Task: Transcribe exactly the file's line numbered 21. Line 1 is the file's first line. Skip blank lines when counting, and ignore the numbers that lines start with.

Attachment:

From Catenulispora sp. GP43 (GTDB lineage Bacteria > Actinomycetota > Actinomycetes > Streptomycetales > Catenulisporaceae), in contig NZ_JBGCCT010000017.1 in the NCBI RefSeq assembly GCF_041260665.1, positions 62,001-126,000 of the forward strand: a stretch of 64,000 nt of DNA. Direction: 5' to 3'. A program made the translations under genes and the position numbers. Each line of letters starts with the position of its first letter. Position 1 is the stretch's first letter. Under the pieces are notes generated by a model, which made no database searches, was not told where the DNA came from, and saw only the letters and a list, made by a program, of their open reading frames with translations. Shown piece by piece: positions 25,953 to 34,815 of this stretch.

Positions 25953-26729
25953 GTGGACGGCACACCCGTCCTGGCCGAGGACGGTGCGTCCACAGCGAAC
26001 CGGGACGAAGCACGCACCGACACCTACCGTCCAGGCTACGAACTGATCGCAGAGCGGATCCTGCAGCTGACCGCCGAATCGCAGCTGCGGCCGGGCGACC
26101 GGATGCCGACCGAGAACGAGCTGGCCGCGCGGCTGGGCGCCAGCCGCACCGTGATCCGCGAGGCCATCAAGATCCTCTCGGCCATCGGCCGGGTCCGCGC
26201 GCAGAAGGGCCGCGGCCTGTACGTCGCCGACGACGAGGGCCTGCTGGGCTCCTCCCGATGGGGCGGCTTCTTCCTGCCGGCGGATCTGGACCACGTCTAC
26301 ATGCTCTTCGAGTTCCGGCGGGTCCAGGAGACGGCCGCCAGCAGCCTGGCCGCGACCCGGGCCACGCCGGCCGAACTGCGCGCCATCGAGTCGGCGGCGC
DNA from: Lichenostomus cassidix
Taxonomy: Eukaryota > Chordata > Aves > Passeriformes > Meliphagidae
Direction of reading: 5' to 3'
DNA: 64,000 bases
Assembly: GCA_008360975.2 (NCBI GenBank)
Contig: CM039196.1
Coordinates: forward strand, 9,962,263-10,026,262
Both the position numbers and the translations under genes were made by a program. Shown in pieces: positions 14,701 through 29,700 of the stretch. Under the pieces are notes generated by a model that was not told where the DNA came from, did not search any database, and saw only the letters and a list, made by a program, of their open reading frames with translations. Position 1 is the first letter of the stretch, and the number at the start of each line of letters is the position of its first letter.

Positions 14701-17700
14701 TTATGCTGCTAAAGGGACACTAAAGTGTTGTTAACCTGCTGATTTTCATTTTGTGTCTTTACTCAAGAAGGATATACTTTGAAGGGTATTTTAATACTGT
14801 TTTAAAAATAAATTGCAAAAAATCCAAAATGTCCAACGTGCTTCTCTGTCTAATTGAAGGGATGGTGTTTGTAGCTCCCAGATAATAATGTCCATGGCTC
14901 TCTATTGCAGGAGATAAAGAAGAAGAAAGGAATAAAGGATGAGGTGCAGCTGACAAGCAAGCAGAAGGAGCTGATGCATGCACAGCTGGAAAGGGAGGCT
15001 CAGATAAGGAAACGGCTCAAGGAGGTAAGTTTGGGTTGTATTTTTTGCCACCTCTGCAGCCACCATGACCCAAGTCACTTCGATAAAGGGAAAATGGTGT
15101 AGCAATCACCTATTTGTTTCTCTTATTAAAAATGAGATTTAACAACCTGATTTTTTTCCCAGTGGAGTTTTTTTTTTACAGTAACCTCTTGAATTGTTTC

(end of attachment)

15101 AGCAATCACCTATTTGTTTCTCTTATTAAAAATGAGATTTAACAACCTGATTTTTTTCCCAGTGGAGTTTTTTTTTTACAGTAACCTCTTGAATTGTTTC